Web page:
(NEMD) simulation and analytical solution of Poiseuille
flow through a nanochannel. The argon fluid was studied
with a total number of 2000 particles.
As clearly reported in some review papers(A.S.Ziarani, et
al. 2005), fluid flow in micro channels has been
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extensively studied, while, on the other hand, only a
limited number of investigations deal with electrokinetic
flow in micro channels. To the authors' knowledge, few
data are available for the flow velocity and the distribution
characteristic of different charged particles in fluid flow in
a microchannel with an external perturbing force field.
The present paper will report the effect of an external
perturbation, sinusoidal force, on the flow passing through
a microchannel. In the follow section, the details and
results of the NEMD simulation will be presented. The
analytical solution of the NS equation for the velocity
profile will be also discussed.
Nomenclature
Re Reynolds number
n Concentration of fluid (mol.L1)
z, The valence of typei ions
e unit charge (1.60x1019C)
kB Boltzmann constant (J/K)
T temperature (K)
Pe Volume charge density.(number/m3)
U Potential energy (V)
r, Position of molecule i relative toj (m)
re The cutoff radius (m)
q Quantity of charge (C)
1 Distance between the centre of the ion and the
centre of the water molecule (m)
u Velocity of particles (m/s)
p Fluid density (kg/m3)
Fo External applied force on particles (N)
At Time steps (s)
Greek letters
0 Electric potential (V)
e Dielectric constant (J/K)
o Characteristic length (m)
i Shearviscosity (Pa.s)
Mathematical model and external force
I Electrokinetic theory
It is wellknown that most solid surfaces carry electrostatic
charges as well as the liquid contains a certain amount of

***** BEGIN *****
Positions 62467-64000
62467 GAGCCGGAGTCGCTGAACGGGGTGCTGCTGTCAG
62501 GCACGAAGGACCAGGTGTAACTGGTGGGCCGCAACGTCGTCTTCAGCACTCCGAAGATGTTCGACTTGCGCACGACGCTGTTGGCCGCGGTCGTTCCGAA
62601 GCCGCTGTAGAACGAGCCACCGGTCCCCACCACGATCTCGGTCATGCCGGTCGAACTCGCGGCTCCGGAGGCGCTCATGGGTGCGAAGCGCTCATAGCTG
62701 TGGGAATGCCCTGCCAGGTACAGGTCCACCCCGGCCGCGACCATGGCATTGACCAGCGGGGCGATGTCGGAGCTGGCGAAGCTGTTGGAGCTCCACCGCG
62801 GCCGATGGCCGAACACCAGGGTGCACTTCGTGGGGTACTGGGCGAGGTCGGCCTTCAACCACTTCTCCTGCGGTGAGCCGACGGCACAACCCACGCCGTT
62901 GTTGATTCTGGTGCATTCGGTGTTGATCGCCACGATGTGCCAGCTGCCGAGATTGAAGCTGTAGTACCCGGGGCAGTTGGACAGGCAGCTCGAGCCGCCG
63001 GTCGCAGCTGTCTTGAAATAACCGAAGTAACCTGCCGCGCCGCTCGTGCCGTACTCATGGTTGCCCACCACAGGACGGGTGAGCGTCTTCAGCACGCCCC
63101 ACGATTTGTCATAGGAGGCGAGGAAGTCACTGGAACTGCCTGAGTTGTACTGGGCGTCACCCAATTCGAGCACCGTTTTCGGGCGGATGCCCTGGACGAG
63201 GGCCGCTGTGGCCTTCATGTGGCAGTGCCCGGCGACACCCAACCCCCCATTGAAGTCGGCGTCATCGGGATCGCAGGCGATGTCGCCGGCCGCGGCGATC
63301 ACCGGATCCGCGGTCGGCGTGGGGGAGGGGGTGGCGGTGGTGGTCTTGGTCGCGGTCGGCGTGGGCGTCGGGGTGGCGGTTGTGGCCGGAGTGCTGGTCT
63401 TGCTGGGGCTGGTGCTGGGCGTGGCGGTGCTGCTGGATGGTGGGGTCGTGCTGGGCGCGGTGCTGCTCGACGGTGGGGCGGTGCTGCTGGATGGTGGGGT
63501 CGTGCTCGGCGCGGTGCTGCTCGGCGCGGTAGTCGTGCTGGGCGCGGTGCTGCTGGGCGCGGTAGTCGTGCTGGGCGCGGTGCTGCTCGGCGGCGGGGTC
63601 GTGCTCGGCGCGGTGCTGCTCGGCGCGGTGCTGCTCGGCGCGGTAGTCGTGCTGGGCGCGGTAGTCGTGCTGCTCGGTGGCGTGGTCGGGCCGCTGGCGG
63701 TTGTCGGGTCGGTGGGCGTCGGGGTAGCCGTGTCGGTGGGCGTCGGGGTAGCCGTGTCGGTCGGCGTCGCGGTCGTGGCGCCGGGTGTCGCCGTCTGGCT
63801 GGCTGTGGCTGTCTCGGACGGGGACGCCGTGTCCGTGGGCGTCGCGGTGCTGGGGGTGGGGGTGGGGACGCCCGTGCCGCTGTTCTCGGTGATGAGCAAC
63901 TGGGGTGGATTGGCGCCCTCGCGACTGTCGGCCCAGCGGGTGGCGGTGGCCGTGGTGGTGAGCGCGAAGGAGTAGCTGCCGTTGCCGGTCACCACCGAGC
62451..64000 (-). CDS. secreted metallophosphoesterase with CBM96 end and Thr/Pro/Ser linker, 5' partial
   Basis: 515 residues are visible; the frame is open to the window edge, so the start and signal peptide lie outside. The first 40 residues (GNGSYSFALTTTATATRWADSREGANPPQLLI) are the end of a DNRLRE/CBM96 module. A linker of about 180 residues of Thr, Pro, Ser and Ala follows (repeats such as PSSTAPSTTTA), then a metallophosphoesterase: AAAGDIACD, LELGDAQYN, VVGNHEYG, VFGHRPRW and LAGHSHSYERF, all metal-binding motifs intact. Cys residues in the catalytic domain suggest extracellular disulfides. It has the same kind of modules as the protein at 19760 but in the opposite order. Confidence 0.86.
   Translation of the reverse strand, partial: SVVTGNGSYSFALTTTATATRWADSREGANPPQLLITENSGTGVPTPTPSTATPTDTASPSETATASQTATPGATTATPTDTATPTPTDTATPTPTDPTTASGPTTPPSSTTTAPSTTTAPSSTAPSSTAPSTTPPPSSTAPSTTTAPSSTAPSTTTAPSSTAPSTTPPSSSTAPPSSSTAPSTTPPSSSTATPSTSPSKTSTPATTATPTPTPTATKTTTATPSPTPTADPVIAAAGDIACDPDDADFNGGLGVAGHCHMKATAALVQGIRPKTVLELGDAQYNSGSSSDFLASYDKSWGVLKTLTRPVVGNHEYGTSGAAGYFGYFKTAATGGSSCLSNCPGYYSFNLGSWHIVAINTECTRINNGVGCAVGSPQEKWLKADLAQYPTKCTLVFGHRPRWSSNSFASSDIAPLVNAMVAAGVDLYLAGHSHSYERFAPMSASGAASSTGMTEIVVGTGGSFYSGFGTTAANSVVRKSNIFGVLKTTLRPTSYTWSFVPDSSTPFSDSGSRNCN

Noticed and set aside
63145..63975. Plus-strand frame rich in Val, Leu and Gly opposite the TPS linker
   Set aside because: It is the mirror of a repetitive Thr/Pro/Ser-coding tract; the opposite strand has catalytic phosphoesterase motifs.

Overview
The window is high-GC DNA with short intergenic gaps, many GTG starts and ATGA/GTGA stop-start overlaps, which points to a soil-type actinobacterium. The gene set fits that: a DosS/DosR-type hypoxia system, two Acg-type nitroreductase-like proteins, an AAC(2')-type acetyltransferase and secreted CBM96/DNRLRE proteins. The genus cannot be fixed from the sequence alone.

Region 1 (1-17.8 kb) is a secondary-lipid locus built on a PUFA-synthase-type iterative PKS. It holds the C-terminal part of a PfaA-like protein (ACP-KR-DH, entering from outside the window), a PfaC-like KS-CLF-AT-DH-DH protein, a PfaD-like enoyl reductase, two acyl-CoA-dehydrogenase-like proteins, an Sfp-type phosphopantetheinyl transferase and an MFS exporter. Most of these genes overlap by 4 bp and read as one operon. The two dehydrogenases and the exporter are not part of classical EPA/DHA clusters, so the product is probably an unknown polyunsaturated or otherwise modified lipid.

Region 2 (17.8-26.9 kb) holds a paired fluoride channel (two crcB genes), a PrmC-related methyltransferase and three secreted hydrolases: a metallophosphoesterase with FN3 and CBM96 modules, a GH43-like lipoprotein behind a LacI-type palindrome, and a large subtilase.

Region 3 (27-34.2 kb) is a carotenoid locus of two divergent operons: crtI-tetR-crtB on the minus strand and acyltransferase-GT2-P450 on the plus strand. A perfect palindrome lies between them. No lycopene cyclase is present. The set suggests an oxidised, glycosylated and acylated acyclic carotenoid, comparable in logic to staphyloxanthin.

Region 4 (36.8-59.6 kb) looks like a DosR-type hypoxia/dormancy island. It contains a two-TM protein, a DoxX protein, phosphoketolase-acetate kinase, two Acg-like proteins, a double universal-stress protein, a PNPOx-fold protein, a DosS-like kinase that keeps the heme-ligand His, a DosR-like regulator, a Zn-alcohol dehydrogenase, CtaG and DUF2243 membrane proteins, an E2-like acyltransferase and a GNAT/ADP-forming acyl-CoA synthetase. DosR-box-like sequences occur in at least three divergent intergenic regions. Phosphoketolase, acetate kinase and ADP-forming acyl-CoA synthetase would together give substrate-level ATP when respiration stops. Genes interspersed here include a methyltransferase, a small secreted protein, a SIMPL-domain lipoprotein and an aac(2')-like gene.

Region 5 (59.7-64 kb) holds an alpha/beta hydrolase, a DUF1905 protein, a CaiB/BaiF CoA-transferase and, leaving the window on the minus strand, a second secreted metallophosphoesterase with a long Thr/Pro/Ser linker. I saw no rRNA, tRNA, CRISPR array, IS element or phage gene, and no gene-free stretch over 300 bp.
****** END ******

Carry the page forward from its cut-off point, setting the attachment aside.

ions because there must be some impurities in the fluid.
The interaction between the charged channel walls and
ions in the fluid will have a great influence on the flow
characteristic in the microchannel flow.
Assuming equilibrium Boltzmann distribution is applicable
to describe the distribution of the ions, which coincides
with the derivation based on the statistical mechanics.
ze y/
n, = n,, exp( Z ) (1)
kBT
Where n,o and z, are the bulk ionic concentration and the
valence of typei ions, respectively, 0 is the electrical
potential, e is the electron charge (i.e., 1.6x1019C). kB is
the Boltzmann constant, and T is the absolute temperature .
According to the theory of electrostatics, the relationship
7th International Conference on Multiphase Flow
ICMF 2010, Tampa, FL USA, May 30June 4, 2010
between the electrical potential and the local net charge
density per unit volume at any point in the solution is
described by the Poisson equation:
V2= P (2)
Where E is the dielectric constant of the solution. pe is the
volume charge density.
For symmetric cations and anions
Pe = ze(n n)
ze y
2zeno sinh( )
kBT
Substituting eq.(3) into the Poisson equation (2) leads to
the wellknown PoissonBoltzmann equation:
2zen, ze i/
S 2zeno sinh(e V) (4)
E kT
Generally, solving this equation with appropriate boundary
conditions, we can obtain the electrical potential
distribution ,and the local charge density distribution Pe
can then be determined from Eq.(3).
II Model in rectangular microchannel
In this context, we use NEMD method to simulate the
distribution of all the flowing particles in a rectangular
microchannel. Figure 1 shows a schematic diagram of the
system under investigation. The model is a cube of
5.84x5.84x5.84 nm. The two channel walls are
symmetrical with respect to the channel center line. Each
wall is made up with two layers of silicon atoms. The
channel height is 5.256 nm. The sodium chloride dilute
solution of 2.08mol/L is used to simulation the charged
particles flow in the rectangular channel. We studied two
different cases in this simulation. The number and the
radius of the particles are listed in the table 1. There are
6600 particles in all of the model systems.
In this paper, we assume that the positive charges are
discrete in case and uniform distribution among the wall
atoms in case2, and the total charge quality of the fluid is
neutral in case. However, there is only Cl in the water
molecules in case2, and the number of charges in which
are equal to the charges on the walls. The innermost wall
layers take positive charges, corresponding to surface
charge of 0.938C/m2. All of the molecules are spherical
and rigid.
All particles of our microchannel flow model interact via
the LennardJones potential
U/12 1 6 12 !6
U,(r)= 4 r1 + ] (5)